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Canada has brought in around 200,000+ immigrants EVERY year for decades. we are still here

 

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We have to stop them before they cross the border and this is why.

November 20, 2017 7:36 pm

Canada can’t deport illegal foreigners as countries are refusing to take them

By Staff Agence France-Presse

Early Sunday morning, February 26, 2017, eight migrants from Somalia cross into Canada illegally from the United States by walking down this train track into the town of Emerson, Man.,

 

Canada’s attempts to send up to 1,000 foreigners who are here illegally back to their home countries are being stymied by nations refusing to take them back, officials said Monday.

International and domestic laws in most countries require governments to allow their own citizens entry.

READ MORE: Is Canada’s reputation as a safe haven for refugees deserved?“But some countries are refusing to provide travel documents to their citizens or are just outright refusing to take them back,” Scott Bardsley, spokesman for Public Safety Minister Ralph Goodale, told AFP.

He declined to name the “recalcitrant nations,” saying this might upend diplomatic efforts to convince them to change their position on the deportations.

READ MORE: U.S. ending temporary permits for nearly 60,000 Haitians, putting Canada on alert

According to the Canada Border Services Agency (CBSA), the current backlog of foreign nationals facing deportation from Canada tops 15,000.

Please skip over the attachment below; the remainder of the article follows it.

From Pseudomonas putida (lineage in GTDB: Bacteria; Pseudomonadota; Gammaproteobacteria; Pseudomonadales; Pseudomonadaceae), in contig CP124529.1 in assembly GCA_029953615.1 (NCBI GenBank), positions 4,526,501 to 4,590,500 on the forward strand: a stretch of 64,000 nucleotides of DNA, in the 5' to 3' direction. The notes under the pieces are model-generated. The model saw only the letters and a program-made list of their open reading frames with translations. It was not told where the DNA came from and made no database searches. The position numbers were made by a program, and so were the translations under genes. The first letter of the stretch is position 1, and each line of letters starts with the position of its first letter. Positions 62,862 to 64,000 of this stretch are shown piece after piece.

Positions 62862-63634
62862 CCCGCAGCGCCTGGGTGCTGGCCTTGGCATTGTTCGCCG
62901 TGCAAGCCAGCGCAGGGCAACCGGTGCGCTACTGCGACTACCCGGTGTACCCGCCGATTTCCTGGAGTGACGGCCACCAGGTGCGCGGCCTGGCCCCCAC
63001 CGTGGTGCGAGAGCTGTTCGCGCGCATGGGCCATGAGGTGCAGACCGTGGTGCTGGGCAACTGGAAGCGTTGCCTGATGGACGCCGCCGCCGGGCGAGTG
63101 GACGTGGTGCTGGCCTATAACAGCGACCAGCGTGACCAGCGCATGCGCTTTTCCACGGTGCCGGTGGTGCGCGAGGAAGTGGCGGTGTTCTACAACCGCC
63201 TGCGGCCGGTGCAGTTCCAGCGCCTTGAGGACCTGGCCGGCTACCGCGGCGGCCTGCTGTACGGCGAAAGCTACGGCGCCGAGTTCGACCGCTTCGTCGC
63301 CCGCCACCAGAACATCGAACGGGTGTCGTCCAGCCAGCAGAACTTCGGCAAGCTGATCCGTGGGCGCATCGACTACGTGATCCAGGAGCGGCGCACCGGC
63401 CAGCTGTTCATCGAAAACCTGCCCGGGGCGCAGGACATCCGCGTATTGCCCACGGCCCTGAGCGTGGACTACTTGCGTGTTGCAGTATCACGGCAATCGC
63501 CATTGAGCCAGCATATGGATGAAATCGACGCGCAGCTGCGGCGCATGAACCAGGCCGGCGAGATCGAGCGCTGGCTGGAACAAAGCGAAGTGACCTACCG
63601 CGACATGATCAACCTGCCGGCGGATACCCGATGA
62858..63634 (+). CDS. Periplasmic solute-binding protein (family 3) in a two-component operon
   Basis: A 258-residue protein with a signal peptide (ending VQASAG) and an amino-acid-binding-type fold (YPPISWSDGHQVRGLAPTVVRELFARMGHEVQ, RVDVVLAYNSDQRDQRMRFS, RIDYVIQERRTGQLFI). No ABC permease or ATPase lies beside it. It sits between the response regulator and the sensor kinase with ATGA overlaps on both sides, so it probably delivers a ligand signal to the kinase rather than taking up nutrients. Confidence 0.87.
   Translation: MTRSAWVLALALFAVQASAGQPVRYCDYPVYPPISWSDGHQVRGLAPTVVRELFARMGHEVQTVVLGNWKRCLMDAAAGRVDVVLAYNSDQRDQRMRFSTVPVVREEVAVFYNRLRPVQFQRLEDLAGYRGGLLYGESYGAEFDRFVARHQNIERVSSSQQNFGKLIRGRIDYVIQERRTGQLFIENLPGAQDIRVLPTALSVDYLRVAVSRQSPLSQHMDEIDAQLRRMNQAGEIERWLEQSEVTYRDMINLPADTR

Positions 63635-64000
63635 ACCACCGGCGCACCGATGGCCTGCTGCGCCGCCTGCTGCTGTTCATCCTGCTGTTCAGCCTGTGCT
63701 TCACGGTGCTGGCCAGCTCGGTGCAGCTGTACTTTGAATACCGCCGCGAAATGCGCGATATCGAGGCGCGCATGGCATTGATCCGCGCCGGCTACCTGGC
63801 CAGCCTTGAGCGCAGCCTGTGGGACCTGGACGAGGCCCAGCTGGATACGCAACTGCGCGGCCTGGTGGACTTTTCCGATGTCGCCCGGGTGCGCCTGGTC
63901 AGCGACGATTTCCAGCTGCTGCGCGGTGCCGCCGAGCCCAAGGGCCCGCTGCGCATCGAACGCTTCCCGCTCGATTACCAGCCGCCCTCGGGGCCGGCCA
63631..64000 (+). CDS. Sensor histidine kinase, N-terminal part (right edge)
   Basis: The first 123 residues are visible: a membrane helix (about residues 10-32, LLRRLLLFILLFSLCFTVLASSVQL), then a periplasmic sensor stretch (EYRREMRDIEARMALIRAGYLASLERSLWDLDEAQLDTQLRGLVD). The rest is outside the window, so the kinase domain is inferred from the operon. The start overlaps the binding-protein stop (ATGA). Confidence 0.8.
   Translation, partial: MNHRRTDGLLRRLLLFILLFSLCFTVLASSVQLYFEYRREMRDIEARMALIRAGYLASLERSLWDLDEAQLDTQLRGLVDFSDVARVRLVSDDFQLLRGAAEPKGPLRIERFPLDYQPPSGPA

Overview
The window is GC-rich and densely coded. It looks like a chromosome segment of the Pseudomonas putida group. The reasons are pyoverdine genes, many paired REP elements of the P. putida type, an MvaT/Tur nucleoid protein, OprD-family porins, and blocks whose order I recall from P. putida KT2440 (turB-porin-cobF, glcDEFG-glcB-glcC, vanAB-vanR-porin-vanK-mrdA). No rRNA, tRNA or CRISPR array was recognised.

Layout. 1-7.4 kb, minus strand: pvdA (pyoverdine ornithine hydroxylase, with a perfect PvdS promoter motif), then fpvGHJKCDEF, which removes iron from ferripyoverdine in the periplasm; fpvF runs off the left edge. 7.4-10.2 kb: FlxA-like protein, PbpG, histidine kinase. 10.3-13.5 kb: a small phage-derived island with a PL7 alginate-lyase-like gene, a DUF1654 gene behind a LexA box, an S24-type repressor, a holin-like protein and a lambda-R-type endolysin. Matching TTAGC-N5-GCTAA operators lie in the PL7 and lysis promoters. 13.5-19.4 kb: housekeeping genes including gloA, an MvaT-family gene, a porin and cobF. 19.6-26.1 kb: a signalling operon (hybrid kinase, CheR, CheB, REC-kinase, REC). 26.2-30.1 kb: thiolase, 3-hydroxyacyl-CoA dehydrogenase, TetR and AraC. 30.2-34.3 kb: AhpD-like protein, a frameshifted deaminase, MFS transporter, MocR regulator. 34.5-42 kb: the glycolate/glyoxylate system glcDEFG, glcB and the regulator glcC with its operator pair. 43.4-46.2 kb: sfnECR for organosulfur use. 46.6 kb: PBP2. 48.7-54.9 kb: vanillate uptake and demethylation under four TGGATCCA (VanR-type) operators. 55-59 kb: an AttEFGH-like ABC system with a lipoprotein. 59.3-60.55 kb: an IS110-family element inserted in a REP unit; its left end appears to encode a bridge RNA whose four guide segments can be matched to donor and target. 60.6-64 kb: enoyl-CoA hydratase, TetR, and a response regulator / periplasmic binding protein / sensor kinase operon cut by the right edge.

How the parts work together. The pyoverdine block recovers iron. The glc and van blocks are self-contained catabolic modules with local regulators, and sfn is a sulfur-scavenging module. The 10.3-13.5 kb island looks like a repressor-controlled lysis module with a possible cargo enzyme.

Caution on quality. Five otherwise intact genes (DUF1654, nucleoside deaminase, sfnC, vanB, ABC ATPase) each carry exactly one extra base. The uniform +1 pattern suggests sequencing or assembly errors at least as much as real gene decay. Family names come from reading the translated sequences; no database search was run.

This is down from 20,000 just a few years ago, while the total number of deportations each year has also fallen dramatically from 19,000 in 2012 to 7,300 in 2016.

The removal list includes rejected refugee claimants and persons deemed inadmissible because of a criminal background or because they pose a national security threat.

READ MORE: Canada deporting fewer people for terrorism, war crimes, crime

Proponents of the US way of publicly naming uncooperative countries and in some cases imposing sanctions on them say Canada should follow suit, but others worry this would stigmatize all members of that group.

“The CBSA continues to engage countries to try to obtain travel documents to facilitate the removal of foreign nationals to their home countries,” Bardsley said.

China, India, the United States, Nigeria, Haiti, Pakistan, Mexico, Somalia, Cuba and Jamaica are the top countries of origin on Canada’s deportation list.

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If you look closely you will see what is wrong with how we are dealing with illegal immigrants.  Seems it is the "Sunny" way to set up a tent and invite them over instead of blocking their access.